Bactridium flavum
Incertae sedis
© N. Van Vooren
Gibellula pulchra
Sordariomycetes, Hypocreales
© N. Van Vooren
Umbilicaria crustulosa
Lecanoromycetes, Umbilicariales
© O. Gonnet
Trapelia coarctata
Lecanoromycetes, Trapeliales
© O. Gonnet
Thelidium papulare
Eurotiomycetes, Verrucariales
© O. Gonnet
Usnea intermedia
Lecanoromycetes, Lecanorales
© O. Gonnet
Synalissa ramulosa
Lichinomycetes, Lichinales
© O. Gonnet
Seirophora villosa
Lecanoromycetes, Teloschistales
© O. Gonnet
Rinodina mniaraea
Lecanoromycetes, Caliciales
© O. Gonnet
Sarcoleotia globosa
Geoglossomycetes, Geoglossales
© N. Van Vooren
Placynthiella icmalea
Lecanoromycetes, Trapeliales
© O. Gonnet
Phaeophyscia orbicularis
Lecanoromycetes, Caliciales
© O. Gonnet
Podosphaera fusca
Leotiomycetes, Erysiphales
© N. Van Vooren
Pertusaria pertusa
Lecanoromycetes, Pertusariales
© O. Gonnet
Pectenia plumbea
Lecanoromycetes, Peltigerales
© O. Gonnet
Pyrenula chlorospila
Eurotiomycetes, Pyrenulales
© O. Gonnet
Rhizocarpon geographicum
Lecanoromycetes, Rhizocarpales
© O. Gonnet
Lichina pygmaea
Lichinomycetes, Lichinales
© O. Gonnet
Caloscypha fulgens
Pezizomycetes, Pezizales
© N. Van Vooren
Lepra amara
Lecanoromycetes, Pertusariales
© O. Gonnet
Spathularia flavida
Leotiomycetes, Rhytismatales
© N. Van Vooren
Lecidea confluescens
Lecanoromycetes, Lecideales
© O. Gonnet
Catinella olivacea
Leotiomycetes, Helotiales
© N. Van Vooren
Lecanora chlarotera
Lecanoromycetes, Lecanorales
© O. Gonnet
Lasallia pustulata
Lecanoromycetes, Umbilicariales
© O. Gonnet
Graphis scripta
Lecanoromycetes, Ostropales
© O. Gonnet
Hyalorbilia inflatula
Orbiliomycetes, Orbiliales
© N. Van Vooren
Chaenotheca chrysocephala
Coniocybomycetes, Coniocybales
© O. Gonnet
Elaphomyces muricatus
Eurotiomycetes, Elaphomycetales
© N. Van Vooren
Candelariella vitellina
Candelariomycetes, Candelariales
© O. Gonnet
Bulgaria inquinans
Leotiomycetes, Phacidiales
© N. Van Vooren
Caloplaca aurantia
Lecanoromycetes, Teloschistales
© O. Gonnet
Calicium salicinum
Lecanoromycetes, Caliciales
© O. Gonnet
Alyxoria culmigena
Arthoniomycetes, Arthoniales
© O. Gonnet
Taphrina pruni
Taphrinomycetes, Taphrinales
© B. Rivoire
Verpa bohemica
Pezizomycetes, Pezizales
© N. Van Vooren

The Ascomycota, or Ascomycetes, represent a phylum within the kingdom of Fungi, which are non-mobile, cellular organisms, whose structure is composed by threads called hyphae. They produce their compounds by absorption or exchange (heterotrophy) and reproduce by spores. They represent the group of fungi with the largest number of species currently known, i.e. 57,000 known species from about 6100 genera. They differ from the Basidiomycota by the organ generating spores called ascus. The latter generally takes the shape of a tube or a bag. They can however adopt an asexual mode of reproduction (known as anamorphic stage) in which spores or conidia are produced without organ. About their morphology, ascomycetes can take a variety of forms: molds, yeasts or sporocarps (the term ascoma is generally used to describe the "fleshy" fruiting body).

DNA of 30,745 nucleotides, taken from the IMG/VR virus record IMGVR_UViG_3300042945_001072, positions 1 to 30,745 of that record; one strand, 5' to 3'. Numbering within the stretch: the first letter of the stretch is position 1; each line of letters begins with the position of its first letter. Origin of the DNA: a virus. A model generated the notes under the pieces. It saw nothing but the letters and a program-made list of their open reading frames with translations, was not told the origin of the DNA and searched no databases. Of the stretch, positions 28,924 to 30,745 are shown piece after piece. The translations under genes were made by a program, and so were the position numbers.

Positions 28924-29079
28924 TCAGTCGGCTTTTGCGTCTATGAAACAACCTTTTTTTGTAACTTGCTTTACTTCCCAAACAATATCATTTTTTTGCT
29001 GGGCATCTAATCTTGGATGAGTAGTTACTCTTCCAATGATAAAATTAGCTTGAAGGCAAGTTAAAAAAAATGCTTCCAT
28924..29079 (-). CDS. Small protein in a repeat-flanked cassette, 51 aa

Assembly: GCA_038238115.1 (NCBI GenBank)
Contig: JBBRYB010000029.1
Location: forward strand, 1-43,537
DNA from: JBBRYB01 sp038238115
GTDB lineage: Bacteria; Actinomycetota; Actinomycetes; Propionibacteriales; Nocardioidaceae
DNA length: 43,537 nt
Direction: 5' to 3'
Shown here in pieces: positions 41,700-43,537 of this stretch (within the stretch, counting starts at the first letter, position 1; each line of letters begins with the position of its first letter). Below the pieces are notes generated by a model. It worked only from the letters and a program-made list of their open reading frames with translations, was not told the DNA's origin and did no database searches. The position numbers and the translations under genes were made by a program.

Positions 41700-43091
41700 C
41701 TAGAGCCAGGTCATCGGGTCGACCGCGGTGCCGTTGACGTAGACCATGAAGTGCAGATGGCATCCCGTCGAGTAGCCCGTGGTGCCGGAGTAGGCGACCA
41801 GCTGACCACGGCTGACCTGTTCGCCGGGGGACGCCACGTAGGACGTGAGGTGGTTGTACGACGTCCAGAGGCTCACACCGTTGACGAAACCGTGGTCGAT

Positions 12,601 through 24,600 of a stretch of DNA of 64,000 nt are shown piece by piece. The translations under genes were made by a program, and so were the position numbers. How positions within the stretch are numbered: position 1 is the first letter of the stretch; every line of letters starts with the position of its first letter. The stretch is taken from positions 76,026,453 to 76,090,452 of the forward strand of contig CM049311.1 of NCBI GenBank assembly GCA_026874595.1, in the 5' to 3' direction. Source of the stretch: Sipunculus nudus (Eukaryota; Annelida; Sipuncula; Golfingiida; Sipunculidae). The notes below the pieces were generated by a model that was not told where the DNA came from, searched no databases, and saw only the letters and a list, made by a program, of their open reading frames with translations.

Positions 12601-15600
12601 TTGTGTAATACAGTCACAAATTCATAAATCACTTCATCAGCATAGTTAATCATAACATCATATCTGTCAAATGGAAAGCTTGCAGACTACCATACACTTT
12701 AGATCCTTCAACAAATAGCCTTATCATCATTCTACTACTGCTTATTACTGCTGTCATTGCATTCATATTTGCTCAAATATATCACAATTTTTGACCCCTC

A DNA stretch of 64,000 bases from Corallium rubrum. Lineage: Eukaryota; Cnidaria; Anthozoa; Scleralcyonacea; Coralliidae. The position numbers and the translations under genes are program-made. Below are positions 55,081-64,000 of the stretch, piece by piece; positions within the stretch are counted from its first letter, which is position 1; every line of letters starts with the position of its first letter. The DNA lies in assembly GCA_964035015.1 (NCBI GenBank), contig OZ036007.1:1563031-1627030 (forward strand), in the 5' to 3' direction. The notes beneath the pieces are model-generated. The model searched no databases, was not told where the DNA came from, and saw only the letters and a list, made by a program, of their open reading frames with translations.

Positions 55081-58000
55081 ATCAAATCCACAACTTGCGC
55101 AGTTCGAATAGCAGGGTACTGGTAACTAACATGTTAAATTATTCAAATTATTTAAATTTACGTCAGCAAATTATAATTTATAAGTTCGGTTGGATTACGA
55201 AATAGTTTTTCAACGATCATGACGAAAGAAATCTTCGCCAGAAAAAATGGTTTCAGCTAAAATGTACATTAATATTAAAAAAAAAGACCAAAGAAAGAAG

Beside emblematic representatives of this group that are morels and truffles, there is a quite interesting large variety of shapes and colors. It is also important to notice that the vast majority of lichens — which result from an assembly between a fungal organism and a photosynthesizing organism (algae or cyanobacteria) trapped by the first — are ascomycetes.
The traditional classification based on morphological and microscopic features has undergone significant changes with the introduction of molecular techniques (including study of genes). This approach said phylogenetic aims at identifying taxa by comparative analysis of gene sequences in order to infer their relationships.

Phylotree
Fig. 1 − Phylogenetic tree of Fungi (extracted from Choi & Kim, 2017).

According to the latest known works (see references), the Ascomycota are subdivided as follows:

 

TAPHRINOMYCOTINA

This group covers various groups of fungi. It is composed by the following classes:

 

  • Neolectomycetes: only one genus representative in this group to form ascomata (genus Neolecta).
  • Pneumocystidomycetes and Schizosaccharomycetes are composed by yeasts with a reproduction by fission. The former are parasites.
  • Taphrinomycetes: fungi of this class adopt two successive stages: yeast and filamentous stage, plant parasites, wherein the asci are directly exposed on the infected host.
  • Archaeorhizomycetes: these oil fungi linked to roots, can be identified thanks to DNA sequencing.